Quake disaster renews debate over Japan’s relations with China

By Peter Symonds
24 May 2011

Japan’s triple catastrophe—the March 11 earthquake, tsunami and nuclear crisis—has brought to the surface deep-seated political fault lines in the country’s political establishment.

As with most other countries in the region, the central dilemma is where to line up in the deepening rivalry between Japan’s longstanding strategic ally, the US, and its largest economic partner, China. The tensions within the country’s ruling elites have been exacerbated by the global economic crisis, Japan’s decline from the world’s second to third largest economy after the US and China, and now a devastating earthquake.

The London-based Financial Times featured a significant article last week entitled “Tokyo has no option but to cleave to China” by the former editor-in-chief of the Asahi Shimbun, Yoichi Funabashi. Amid the economic wreckage wrought by the earthquake, he argued, Japan had to seize the opportunity and make a fundamental economic reorientation to China.

Funabashi began by declaring: “As the Fukushima nuclear reactors continue to buck efforts to bring them under control, Japan’s triple disaster holds a magnifying glass to my country’s vulnerabilities.” He pointed out that the nuclear crisis had led to the savage downgrading of the bonds of plant operator, TEPCO, “one of Japan’s most powerful businesses” and raised fears “that this will spell the collapse of the Japanese government bond.”

Any breakdown of confidence in Japanese government bonds would have a devastating economic impact given that public debt now amounts to more than 200 percent of gross domestic product.

Funabashi’s gloomy prognosis was underlined by the latest statistics for the first quarter of 2011, which recorded a contraction in the gross domestic product of 0.9 percent, or 3.7 percent on an annualised basis. The figure was nearly double the predictions of economists and foreshadows a worse result for the current quarter when the full economic impact of the quake will be evident.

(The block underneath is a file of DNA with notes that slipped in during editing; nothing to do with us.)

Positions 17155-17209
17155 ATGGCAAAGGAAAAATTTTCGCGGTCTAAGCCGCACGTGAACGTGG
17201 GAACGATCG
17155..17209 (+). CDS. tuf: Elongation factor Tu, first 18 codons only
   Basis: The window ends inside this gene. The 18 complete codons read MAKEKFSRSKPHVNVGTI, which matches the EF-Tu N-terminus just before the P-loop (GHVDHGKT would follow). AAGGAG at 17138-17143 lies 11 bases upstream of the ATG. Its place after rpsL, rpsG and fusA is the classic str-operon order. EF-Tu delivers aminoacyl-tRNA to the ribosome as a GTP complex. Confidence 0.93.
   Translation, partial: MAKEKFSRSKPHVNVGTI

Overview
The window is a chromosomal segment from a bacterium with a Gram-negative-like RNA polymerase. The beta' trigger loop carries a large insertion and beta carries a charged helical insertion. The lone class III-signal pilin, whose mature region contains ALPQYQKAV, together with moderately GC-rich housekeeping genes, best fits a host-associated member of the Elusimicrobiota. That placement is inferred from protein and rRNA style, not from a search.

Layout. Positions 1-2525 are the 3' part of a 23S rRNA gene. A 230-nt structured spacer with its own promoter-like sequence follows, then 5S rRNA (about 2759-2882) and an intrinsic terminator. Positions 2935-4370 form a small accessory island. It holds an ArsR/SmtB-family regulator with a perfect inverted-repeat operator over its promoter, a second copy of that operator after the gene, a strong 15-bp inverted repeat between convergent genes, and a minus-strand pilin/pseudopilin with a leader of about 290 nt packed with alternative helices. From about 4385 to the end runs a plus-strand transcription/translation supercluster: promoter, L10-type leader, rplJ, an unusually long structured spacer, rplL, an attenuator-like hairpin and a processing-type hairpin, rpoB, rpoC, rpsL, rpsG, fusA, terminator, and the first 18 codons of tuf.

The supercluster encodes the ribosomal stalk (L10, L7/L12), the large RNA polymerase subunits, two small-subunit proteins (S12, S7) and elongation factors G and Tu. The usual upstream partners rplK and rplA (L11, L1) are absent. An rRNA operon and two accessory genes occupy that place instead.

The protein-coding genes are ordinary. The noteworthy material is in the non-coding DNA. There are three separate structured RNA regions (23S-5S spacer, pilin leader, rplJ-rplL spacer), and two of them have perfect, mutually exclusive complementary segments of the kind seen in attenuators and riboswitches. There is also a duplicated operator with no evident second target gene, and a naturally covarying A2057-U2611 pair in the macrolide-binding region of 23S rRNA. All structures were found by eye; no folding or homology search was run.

As a former editor of an influential daily, Funabashi reflects the thinking of powerful sections of the Japanese corporate elite. He reported: “At a recent dinner in Tokyo, senior business leaders posed an intriguing scenario for Japan’s recovery—if not revival: this is the moment for Japan to break with the past and move closer to China.”

Funabashi noted that the acute disruption to corporate supply chains caused by the devastation in the country’s north eastern region had forced Japanese companies to reconsider their business strategies. “This is quite a moment,” he wrote. “With Chinese markets and factories representing an increasingly crucial element to their global business, numerous Japanese companies are seeking to diversify their parts supply-chains and, and in some cases, to transfer such operations to China.”

If it failed to grasp the opportunity through “unstable and ineffective political leadership,” Funabashi declared, “Japan would almost certainly marginalise itself from the global scene... This is the moment of truth as to whether or not Japan will remain a global power.” While “the road to deepening mutual trust between Japan and China will not be smooth,” he wrote, “the political leadership on both sides will need to muster courage to reorient the relationship.”

What was absent from Funabashi’s commentary, although he could hardly be unaware of the issue, was any consideration of the implications for Japan’s ties to the United States. He referred to the need to continue “the robust US-Japan alliance,” but not to Washington’s evident hostility to any move by Japan to forge closer ties with China.